Monday, October 25, 2010

Broken Conlangs

So, on a sort  of dare, I was starting to learn a new natural language, something I haven't done -- if you don't count my annual two-day frustration with written Chinese -- in a long time.  Lesson one gave me an overview: the language was SOV and NA, VP was typically a participle and one of a small number of verbs that did the tense, etc. work, noun agglutinative and on the ergative model.  Then came the first of those working verbs, izan, 'to be (permanent or inherent relationship --Sp ser, more or less)(with personal pronouns): ni naiz, hi haiz (the familiar second singular, nice pattern emerging), zu zaude (common 2nd sing. -- that is often hauled in from somewhere else -- no problem),  hura da (whoa, Nelly!  where did that come from?), gu gara, zuek zarete (no pl. familiar), halek dira.  Oh, goody, a whole bunch of puzzles to figure out.

And then it struck me why so many conlangs are quickly boring: they are so damned regular!  Most are isolating, so they have no conjugations or declensions, or, if they do, there is just one and totally regular across the vocabulary. The fun, if there is any, is in trying to say strange things with a limited vocabulary -- and some don't even limit the vocabulary. Once you see the program and how it's implemented, there is little left to attract a person, intrinsically. Of course, a person may have extrinsic reasons to go into a language more deeply which may offset its boringness.

But, the reply is, regularity makes a language easy to learn; you can carry over what you learn for one word or construction to another. Maybe.  But maybe not.  Most people say the hardest part of learning a language is learning the vocabulary and the range of meanings of its words (which never match up with English exactly).  The rest is just drill and exceptions.  And the exceptions are easy because they are exceptions and so stick in your mind, like unusual thing in every area.  And they give some spice (though, admittedly, some pain) to the language.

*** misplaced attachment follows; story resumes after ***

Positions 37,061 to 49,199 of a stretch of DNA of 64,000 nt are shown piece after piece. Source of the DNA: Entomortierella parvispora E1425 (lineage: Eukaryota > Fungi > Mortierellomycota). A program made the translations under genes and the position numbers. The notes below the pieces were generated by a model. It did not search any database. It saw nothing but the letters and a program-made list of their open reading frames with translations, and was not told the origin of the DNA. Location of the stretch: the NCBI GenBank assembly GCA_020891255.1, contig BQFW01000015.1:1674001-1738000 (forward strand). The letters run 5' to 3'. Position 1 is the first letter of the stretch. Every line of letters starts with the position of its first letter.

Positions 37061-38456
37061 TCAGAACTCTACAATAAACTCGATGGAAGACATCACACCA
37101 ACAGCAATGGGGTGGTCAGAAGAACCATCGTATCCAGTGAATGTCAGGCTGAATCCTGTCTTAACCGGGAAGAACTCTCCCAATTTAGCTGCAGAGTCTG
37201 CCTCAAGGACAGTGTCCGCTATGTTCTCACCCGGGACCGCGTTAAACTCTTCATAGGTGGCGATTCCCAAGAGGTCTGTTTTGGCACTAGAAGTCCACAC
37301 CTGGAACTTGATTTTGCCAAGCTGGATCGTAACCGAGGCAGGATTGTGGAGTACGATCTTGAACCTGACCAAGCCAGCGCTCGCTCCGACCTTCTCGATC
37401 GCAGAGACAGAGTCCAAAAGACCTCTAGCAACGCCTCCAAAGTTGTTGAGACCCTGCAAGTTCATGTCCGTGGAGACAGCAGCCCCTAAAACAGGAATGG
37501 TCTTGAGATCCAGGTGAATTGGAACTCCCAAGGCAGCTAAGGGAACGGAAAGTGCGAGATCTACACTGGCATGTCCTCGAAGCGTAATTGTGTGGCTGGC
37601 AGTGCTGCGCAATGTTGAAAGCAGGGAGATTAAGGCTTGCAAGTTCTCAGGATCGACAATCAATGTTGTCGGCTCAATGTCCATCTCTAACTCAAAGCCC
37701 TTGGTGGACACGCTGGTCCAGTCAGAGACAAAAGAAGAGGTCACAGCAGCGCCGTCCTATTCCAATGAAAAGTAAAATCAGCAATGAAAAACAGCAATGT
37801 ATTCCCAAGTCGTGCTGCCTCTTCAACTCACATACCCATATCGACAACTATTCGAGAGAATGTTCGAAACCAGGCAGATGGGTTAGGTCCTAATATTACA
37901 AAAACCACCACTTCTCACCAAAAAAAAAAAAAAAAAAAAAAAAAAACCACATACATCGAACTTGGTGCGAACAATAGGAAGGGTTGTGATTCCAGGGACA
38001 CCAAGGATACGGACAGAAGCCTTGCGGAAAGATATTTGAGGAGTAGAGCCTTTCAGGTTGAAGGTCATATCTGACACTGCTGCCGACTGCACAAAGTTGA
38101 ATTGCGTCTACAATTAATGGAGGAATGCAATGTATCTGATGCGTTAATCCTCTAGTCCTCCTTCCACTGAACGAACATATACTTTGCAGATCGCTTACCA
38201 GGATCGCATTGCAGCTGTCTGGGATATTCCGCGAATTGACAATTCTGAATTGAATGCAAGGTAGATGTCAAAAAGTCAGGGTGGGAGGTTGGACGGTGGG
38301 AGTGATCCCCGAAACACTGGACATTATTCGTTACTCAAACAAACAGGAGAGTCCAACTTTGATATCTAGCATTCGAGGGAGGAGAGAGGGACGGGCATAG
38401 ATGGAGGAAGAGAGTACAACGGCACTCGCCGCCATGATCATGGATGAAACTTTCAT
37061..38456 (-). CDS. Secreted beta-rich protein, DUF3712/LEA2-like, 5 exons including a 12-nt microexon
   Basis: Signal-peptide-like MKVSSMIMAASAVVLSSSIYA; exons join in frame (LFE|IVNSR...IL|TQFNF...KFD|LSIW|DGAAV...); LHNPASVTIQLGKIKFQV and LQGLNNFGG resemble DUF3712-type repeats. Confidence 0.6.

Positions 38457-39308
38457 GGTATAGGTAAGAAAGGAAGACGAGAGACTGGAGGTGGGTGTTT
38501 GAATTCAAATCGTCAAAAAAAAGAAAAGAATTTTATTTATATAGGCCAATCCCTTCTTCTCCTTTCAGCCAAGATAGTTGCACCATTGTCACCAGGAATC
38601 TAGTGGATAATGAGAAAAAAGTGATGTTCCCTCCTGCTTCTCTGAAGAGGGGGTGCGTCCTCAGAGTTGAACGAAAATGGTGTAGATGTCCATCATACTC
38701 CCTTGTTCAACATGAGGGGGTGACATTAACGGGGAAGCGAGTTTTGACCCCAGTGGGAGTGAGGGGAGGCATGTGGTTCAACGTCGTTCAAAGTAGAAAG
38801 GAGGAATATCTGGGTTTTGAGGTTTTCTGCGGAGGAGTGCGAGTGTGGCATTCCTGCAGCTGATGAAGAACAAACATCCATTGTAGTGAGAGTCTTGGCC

I don't at this point know what to make of this realization.  I'm not about to advocate more irregularities in conlangs, though they would be a Pooh-bah  for languages in concultures that purport to have histories (and many such conlangs are irregular in various ways), I'm not going to downgrade a conlang for being to regular (although I may for its being boring).  I guess I'll just throw this out and hope it has some effect on the next generation of conlangs.


  1. I've speculated that irregulars inflections result in faster though & speech. I got this idea from Pinker's book Words & Rules. So in a speed-thinking englang, all the common inflections of words would be irregular (lexical).

    Outside of artlangs, I'm not sure what the benefit of half-regular verbs/noun inflections are. Just when you think you have a pattern, you have to switch gears and memorize a word. So in a word chart, one must remember which parts of the chart follow the rule and which parts are lexical. If the entire chart for "to be" was lexical (a completely unrelated word for each), I think that would be easier to learn.

  2. In case anyone is wondering, it appears you are studying Basque.

  3. Yes, Euskara Batua, unified Basque.

  4. I'm not sure that irregularities help any of the projects for which conlangs are designed (except maybe for Pooh-bahing langs for concultures, as I noted). That irregular forms (or rather, no regular forms) would speed thought or expression is an interesting idea, but it needs a lot of investigation, since it is not immediately more likely than the alternatiives.
    I am just looking at "interesting."